The star fish shaped cellular Jail at Port Blair when completed in 1910 included 698 cells designed based on the madras close prisons, for solitary confinement; each cell measured 4.5 m (15 ft) by 2.7 m (9 ft) with a single ventilation window 3 metres (10 ft) above the floor. The prisoners referred to the Island and its prison as "Kala Pani" (Black waters) mainly due to the remote possibility of return and because of the difficulties in survival. Even those who made it back were wasted by malaria and various other diseases and trauma of isolation and confinement. The tenure included 6 months of solitary confinement, next 4 ½ years of gang labor, five years of paid labor, and the last 10-15 years as a self supporter, setting up his own home (assisted by the state) after which he could return. Women convicts had a three year sentence, after which they could marry locally or return after 15 years or when their husband’s term was completed. The early years were tough for the convicts, mainly political prisoners, they were treated badly by a sadistic overseer named David Barry and their lives were pretty miserable, many regretted that they were born even.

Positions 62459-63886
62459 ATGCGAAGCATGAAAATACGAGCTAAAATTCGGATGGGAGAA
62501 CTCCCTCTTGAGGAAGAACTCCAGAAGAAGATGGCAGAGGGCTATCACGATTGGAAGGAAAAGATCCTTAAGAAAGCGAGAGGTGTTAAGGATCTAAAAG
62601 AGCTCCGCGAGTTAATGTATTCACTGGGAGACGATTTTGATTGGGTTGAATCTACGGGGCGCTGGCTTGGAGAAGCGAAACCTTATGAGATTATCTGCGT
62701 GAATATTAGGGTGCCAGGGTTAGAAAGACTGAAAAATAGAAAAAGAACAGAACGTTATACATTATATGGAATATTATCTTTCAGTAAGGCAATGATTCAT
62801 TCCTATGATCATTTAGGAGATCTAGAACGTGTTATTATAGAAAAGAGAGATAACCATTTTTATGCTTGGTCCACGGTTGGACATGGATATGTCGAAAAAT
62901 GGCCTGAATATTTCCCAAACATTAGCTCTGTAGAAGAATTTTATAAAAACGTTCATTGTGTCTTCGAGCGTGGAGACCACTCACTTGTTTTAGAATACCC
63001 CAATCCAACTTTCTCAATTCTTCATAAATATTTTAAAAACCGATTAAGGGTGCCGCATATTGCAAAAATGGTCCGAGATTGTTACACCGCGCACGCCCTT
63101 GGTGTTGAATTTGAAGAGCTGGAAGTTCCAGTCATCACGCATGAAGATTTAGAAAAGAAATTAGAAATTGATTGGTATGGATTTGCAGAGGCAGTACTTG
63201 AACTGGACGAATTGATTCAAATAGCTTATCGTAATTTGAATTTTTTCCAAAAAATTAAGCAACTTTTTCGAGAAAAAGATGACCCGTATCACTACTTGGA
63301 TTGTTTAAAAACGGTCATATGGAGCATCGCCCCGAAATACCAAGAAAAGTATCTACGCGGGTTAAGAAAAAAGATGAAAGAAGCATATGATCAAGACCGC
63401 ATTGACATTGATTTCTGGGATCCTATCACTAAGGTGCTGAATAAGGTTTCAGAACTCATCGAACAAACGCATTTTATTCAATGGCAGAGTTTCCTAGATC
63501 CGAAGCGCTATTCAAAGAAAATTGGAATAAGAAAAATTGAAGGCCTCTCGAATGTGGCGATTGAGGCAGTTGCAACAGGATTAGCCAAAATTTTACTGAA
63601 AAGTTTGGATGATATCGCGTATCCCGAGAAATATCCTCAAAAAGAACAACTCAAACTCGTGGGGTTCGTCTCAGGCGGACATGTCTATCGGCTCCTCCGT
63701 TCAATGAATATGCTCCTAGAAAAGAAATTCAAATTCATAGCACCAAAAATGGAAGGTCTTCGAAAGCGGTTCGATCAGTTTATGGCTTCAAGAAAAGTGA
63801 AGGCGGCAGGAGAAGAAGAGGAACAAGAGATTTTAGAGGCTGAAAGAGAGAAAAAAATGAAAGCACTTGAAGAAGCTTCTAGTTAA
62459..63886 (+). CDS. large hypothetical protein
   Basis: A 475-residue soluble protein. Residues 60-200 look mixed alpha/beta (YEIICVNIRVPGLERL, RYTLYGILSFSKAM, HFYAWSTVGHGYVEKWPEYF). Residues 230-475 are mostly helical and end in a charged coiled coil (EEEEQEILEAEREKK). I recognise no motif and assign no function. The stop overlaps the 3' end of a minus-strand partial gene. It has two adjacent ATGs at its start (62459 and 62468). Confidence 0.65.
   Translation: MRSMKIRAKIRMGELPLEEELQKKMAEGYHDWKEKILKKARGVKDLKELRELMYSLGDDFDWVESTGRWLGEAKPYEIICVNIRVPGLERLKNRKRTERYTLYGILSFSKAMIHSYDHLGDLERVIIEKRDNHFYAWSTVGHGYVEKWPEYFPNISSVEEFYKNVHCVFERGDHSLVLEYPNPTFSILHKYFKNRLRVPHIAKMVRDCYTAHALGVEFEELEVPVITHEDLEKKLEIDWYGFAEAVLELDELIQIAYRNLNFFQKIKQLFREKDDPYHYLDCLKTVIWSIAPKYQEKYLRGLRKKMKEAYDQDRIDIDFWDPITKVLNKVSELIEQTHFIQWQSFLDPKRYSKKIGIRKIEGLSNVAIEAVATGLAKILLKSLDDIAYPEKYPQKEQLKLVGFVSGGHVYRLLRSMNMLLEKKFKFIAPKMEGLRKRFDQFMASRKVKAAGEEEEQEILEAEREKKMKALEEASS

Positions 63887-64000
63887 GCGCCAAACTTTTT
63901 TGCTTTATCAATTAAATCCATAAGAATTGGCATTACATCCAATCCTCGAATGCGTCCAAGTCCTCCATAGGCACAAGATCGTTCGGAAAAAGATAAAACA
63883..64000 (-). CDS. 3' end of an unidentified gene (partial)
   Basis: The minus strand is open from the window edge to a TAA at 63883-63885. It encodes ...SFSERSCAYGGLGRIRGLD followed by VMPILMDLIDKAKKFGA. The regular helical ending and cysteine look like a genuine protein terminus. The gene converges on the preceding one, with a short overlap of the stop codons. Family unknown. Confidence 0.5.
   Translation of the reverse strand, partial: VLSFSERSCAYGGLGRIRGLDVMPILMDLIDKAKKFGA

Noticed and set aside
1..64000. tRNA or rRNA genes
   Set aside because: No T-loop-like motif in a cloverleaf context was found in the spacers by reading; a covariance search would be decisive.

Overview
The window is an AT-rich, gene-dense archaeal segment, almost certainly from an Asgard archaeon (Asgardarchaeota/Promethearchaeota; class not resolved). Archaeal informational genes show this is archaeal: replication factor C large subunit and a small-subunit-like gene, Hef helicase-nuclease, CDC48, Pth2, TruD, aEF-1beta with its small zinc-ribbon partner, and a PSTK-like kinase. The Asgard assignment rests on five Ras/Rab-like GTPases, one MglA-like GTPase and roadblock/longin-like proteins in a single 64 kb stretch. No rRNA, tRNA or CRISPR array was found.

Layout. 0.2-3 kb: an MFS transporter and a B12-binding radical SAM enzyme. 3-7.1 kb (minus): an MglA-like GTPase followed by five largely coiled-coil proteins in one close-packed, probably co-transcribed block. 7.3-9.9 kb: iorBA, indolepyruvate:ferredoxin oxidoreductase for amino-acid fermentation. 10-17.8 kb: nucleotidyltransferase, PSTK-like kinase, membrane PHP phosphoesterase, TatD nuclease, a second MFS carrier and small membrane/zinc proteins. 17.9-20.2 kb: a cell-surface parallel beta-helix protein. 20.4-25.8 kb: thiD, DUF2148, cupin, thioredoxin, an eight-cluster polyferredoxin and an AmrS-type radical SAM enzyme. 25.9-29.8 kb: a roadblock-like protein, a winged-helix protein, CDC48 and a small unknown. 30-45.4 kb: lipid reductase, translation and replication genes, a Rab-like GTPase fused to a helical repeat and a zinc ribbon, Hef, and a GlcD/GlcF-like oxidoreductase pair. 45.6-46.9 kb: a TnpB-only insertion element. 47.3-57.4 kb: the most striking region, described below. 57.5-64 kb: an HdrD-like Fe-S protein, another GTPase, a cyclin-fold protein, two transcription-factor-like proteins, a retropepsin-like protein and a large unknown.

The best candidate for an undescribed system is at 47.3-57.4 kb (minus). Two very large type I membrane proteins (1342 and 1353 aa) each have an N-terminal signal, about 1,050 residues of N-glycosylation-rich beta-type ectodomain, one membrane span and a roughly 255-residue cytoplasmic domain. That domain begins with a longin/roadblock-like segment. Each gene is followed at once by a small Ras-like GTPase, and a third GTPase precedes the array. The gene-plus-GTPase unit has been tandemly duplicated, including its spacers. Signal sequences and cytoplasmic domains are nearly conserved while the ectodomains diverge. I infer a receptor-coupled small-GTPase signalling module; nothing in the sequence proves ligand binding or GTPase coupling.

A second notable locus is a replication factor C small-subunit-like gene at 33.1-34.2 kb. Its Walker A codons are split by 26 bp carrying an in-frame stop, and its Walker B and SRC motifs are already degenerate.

All the convicts were made to carry out hard labor, mainly related to cleaning up the islands and creating new facilities. As you will note, a large number died in this effort, supposedly in the thousands, due to harsh treatment and diseases. It is said that the name, "cellular jail", was derived from solitary cells which prevented any prisoner from communicating with each other as they were all interred in solitary confinement. The lives of the prisoners were manly reconstructed from the letters they sent home, written by themselves or by scribes. I have not been able to access the Moplah letters, though Murali’s blog mentions details of their existence, but I have to make do for now without them.